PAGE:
Once all edits are complete, return to the home screen and tap the export icon at the top right. From here you can save to your library, email, print, share on Flickr or share on Facebook.
Although this has quickly become my favorite and most frequently used editing application, there are a few things this app seems to be lacking and I would love to see:
- An undo option: Sometimes you just want to undo the previous edit without reverting to the original image.
- More presets, frames and textures: Especially frames. Most of them seem to have a grunge effect applied to them, where as I really would rather have a simple white or black frame to choose from. It would be beyond spectacular to have the ability to customize frame colors.
- I would love to see the same “Structure” option added to the control points in “Selective Adjust” as the ones used in Nik’s desktop software. Structure is like a sharpen option on steroids. The algorithm is amazing and maintains the integrity of the detail in your images. If Nik could find a way to implement that feature, I’d more than likely write them a love letter.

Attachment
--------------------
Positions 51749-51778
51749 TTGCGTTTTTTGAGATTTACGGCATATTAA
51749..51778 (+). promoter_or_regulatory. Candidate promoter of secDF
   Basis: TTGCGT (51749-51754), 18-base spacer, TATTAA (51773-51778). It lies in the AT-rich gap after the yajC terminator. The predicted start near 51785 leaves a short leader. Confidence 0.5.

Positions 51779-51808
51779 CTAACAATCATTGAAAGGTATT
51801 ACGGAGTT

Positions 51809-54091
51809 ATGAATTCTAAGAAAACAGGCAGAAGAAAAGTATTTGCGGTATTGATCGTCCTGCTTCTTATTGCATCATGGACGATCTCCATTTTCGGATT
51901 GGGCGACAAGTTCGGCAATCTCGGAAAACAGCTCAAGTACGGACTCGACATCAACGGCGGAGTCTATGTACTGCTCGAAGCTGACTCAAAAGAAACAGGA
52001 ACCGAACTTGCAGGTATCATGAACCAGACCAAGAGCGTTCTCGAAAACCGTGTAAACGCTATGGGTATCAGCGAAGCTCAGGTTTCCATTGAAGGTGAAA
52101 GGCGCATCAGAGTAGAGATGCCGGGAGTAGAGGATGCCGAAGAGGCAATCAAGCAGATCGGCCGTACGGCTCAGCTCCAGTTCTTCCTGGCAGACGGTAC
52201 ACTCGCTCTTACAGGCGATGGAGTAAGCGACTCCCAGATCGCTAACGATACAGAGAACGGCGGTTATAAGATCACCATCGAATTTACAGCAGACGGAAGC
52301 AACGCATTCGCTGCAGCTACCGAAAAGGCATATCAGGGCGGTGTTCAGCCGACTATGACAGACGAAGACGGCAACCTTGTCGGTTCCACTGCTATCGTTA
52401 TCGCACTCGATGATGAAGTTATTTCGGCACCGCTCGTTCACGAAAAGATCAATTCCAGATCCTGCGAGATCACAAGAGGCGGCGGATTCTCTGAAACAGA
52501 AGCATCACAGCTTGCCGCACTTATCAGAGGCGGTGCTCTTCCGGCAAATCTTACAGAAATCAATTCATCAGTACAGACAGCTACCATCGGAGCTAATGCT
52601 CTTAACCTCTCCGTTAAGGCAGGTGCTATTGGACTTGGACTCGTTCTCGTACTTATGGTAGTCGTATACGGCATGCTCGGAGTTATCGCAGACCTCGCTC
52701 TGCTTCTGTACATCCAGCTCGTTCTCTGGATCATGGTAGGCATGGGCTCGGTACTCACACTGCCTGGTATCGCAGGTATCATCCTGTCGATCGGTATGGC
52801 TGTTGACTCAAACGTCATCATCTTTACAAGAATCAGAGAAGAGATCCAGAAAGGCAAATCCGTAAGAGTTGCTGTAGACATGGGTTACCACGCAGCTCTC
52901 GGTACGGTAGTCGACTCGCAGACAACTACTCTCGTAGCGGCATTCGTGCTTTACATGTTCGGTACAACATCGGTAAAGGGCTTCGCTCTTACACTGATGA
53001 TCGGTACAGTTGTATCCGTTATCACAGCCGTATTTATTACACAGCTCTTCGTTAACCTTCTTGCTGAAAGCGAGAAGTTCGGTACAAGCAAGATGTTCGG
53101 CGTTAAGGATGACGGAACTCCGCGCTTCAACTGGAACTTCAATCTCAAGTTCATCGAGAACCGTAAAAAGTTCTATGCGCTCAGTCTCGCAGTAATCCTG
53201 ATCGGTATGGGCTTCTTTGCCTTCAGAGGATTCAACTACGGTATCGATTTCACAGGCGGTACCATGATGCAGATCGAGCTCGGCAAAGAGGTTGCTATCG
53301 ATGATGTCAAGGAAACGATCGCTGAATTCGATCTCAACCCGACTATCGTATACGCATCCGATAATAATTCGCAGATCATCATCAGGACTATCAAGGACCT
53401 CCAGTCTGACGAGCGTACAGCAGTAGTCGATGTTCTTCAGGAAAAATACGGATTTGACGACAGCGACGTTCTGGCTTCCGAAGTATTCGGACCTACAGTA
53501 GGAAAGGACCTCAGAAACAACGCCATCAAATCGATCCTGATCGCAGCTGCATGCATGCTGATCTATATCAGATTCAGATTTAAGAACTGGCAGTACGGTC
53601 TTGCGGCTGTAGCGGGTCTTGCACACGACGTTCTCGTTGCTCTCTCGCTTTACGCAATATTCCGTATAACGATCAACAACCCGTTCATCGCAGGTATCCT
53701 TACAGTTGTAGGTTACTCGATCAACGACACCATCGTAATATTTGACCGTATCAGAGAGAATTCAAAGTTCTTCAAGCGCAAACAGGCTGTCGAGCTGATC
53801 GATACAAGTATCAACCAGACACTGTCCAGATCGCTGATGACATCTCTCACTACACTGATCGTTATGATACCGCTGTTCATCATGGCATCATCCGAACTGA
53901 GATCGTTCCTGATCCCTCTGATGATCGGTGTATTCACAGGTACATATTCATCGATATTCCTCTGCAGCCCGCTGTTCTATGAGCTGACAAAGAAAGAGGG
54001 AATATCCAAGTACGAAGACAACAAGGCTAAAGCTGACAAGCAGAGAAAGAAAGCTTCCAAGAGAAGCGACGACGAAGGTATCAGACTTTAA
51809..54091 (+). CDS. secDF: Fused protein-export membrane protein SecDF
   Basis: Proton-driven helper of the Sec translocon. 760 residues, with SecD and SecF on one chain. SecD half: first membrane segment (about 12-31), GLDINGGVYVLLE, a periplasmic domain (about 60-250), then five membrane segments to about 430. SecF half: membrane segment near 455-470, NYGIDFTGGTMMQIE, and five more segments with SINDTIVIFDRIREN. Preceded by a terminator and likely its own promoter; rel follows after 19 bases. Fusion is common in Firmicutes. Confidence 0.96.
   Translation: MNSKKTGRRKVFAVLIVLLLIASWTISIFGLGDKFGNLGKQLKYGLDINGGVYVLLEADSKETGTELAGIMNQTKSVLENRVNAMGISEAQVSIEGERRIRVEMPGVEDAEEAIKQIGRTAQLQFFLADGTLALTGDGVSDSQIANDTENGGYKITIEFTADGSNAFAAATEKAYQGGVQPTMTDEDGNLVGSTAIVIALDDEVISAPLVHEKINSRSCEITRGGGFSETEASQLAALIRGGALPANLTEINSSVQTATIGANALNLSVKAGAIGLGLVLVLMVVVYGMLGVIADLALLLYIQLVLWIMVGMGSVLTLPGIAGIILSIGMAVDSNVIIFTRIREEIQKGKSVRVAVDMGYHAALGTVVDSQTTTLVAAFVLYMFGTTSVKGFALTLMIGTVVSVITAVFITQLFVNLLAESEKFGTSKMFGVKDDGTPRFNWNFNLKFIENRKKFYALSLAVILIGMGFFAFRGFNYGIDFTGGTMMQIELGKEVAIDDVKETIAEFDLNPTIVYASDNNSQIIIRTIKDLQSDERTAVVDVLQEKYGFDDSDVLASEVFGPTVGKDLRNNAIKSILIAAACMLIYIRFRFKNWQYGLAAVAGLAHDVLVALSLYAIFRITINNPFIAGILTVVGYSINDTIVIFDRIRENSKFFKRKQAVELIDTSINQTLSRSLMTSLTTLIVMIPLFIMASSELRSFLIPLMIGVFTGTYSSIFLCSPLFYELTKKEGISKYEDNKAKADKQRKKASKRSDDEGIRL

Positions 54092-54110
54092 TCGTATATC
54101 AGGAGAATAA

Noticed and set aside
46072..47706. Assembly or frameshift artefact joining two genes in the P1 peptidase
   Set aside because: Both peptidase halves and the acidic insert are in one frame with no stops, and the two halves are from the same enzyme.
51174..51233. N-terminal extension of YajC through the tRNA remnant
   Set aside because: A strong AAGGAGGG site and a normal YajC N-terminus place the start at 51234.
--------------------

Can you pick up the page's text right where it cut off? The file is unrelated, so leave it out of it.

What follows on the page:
Buyer beware: If you are a consumer who does not want pinpoint control over your images, you instead want an app with tons of “fun” filters, this may not be a good buy for you. This app is more focused on fine tuning an image to create what you saw in your mind’s eye when you snapped the shot.
All that said, Nik, your applications are so phenomenal, providing a level of control over your images that is unprecedented. Snapseed is no exception. Great job. I will be recommending this app to a lot of people. Worth every penny.